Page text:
To the editor: Science refutes virtually every claim in Jacques Leslie's ode to logging. Dead trees, which Leslie would have removed from the Sierra Nevada and used for energy, don't make wildfires worse; in fact, they can slow hot fires moving through the forest canopy. High-severity fire isn't "catastrophic"; it's natural and critical to forest regeneration. ("A beneficial way to dispose of the Sierra's lost trees: Use them for energy," Opinion, March 17)
Burning trees for energy isn't "carbon negative." Even "gasification" plants emit more carbon dioxide per megawatt-hour than coal plants. Some carbon may end up as "biochar," but the rest goes straight into the atmosphere. Dead trees, in contrast, can keep carbon safely stored for decades.
Cutting millions of trees would cover California in logging roads and skid trails, wrecking habitat and polluting water. Think dead trees are ugly? Ever seen "salvage" logging?
Dangerous trees leaning over homes and roads must be removed. But ignoring the science so a few can profit from the drought really would be tragic.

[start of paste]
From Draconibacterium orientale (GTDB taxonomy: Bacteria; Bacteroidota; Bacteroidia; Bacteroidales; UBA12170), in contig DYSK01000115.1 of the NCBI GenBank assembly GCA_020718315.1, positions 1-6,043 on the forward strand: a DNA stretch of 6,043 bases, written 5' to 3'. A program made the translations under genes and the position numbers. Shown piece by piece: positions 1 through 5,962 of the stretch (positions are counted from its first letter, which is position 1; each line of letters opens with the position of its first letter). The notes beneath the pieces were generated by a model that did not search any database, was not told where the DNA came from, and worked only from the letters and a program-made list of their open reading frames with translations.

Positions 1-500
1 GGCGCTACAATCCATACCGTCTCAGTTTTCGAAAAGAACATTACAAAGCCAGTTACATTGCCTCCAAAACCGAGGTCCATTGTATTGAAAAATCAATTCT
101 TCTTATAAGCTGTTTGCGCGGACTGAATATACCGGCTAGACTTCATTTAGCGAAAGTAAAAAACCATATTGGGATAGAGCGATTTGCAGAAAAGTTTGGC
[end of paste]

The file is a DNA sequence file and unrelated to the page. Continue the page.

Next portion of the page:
Kevin Bundy, Oakland
The writer is the climate legal director and a senior attorney for the Center for Biological Diversity.
To the editor: Despite efforts by the White House to deny human-caused climate change and destroy all the programs and policies that would mitigate it, California must remain in the forefront on research and innovative action on this most important challenge.
The California Public Utilities Commission must embrace emerging technologies such as gasification of dead trees to produce clean electricity. We taxpayers and ratepayers must be willing to pay a little more now to avoid much greater damage and expense later.
Karin Costello, Santa Monica